Cannes 2009: Year of the genre mash-up

Shift in approach for auteurs is partly a survival strategy

CANNES -- For the global film business, genre-busting may be the next big thing.

Both in the Cannes Competition and in the market, auteurs are mashing art house sensibilities with pulp fiction. It's an attempt to hook film buyers mindful of shrinking theatrical prospects for both art house and nonstudio genre films.

As the Competition screenings near the halfway mark, festgoers have been treated to the sight of a doubting priest-turned-vampire in Park Chan-wook's "Thirst"; Jacques Audiard's social realism-meets-prison drama "A Prophet"; and Brillante Mendoza's cop drama-cum-critique of Filipino society in "Kinatay."

And then there are the art house directors who are changing their spots.

Lars von Trier has seamlessly switched from the stark experimentation of "Dogville" and "Manderlay" to psycho horror in "Antichrist"; while serious-minded auteur Ang Lee has gone all groovy with the comedy "Taking Woodstock."

These shifts in approach and subject matter are partly a subtle survival strategy by filmmakers in an ever more picky market. In this market, movie buyers are slow to commit to anything that doesn't have clear commercial potential.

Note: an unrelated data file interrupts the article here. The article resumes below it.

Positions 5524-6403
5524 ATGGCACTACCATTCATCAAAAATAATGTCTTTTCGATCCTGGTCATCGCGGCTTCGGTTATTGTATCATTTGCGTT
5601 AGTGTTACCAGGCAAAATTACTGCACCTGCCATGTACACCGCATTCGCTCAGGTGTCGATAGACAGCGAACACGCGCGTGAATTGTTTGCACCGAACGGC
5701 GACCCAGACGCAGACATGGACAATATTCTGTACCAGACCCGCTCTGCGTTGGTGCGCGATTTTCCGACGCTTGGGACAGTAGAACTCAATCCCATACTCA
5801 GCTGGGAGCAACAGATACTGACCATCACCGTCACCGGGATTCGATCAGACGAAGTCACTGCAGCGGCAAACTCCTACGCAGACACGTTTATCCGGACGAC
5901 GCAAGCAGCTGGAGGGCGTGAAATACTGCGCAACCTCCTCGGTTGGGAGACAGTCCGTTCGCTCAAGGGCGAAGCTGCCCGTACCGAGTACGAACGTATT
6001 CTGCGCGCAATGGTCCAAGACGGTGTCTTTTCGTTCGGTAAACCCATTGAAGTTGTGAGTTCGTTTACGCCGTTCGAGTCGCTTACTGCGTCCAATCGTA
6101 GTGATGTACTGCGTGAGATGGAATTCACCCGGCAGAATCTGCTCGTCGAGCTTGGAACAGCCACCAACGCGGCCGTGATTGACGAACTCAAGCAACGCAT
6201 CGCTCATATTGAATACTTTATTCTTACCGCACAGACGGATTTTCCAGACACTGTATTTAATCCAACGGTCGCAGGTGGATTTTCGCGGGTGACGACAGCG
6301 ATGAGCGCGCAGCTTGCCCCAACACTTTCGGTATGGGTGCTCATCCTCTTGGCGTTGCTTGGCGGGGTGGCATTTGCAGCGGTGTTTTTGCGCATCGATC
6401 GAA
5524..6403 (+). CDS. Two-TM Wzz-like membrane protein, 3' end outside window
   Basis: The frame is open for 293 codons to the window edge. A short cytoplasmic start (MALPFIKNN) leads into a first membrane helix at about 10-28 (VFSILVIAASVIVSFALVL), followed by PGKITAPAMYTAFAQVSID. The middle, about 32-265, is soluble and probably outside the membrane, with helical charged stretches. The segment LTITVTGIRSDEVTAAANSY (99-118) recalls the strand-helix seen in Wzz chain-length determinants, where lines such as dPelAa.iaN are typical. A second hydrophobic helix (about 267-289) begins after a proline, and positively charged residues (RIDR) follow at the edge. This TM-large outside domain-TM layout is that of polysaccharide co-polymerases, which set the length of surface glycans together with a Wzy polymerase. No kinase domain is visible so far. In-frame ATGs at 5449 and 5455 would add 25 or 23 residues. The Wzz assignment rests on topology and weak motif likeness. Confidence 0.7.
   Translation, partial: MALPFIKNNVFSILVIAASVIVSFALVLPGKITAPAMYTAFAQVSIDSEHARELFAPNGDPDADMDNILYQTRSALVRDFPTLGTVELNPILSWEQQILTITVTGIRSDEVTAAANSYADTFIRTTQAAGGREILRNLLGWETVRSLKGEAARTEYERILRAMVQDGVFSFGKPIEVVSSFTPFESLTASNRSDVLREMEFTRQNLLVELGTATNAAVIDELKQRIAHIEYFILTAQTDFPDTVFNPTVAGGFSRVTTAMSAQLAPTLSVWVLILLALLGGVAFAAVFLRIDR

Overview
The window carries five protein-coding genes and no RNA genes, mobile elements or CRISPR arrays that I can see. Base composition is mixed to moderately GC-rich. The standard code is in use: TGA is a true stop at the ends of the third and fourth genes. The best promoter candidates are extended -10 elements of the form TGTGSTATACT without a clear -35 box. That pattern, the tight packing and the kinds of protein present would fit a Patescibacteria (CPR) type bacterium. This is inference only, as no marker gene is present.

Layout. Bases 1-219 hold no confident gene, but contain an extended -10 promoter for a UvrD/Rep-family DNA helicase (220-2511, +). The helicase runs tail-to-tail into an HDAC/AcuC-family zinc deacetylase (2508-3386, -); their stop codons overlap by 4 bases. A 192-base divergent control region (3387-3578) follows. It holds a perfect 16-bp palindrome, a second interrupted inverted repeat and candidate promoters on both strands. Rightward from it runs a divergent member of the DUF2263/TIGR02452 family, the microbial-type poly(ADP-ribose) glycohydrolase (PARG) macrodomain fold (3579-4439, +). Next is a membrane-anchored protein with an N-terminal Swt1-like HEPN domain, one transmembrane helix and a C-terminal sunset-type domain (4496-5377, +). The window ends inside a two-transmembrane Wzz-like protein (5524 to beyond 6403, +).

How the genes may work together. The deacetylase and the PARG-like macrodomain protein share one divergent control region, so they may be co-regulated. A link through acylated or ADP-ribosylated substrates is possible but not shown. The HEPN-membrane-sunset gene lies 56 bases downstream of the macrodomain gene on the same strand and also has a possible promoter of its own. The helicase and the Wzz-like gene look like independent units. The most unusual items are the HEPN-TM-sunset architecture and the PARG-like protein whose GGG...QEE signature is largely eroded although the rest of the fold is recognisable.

"Look at the films that won in Berlin," one veteran buyer said. "They are great movies but they are a hard sell to audiences. Today you need more than just a good name and great reviews. You need a commercial hook."

One lurking danger in this strategy is that these genre mash-ups will fall between the cracks -- too bloody for art house snobs and too long and slow-paced for genre junkies.

It's still too early to evaluate how commercially successful these attempts to mix and match art house elements with genre conventions will be both in terms of getting distribution and then pulling in audiences.

But here on the Croisette at least, they are returning a sense of excitement to jaded festgoers.

"These directors are good enough to pull these surprises off and deals will come on the back of that quality," one U.S. studio acquisition exec said.

"The buyers are very excited about 'Antichrist.' We expect it to be Lars von Trier's most commercially successful film in a long time," TrustNordisk CEO Rikke Ennis said.

As Cannes breezes toward an action-packed second week, attendees can expect more of these "mixed" messages from both the official Competition line up and from the market.
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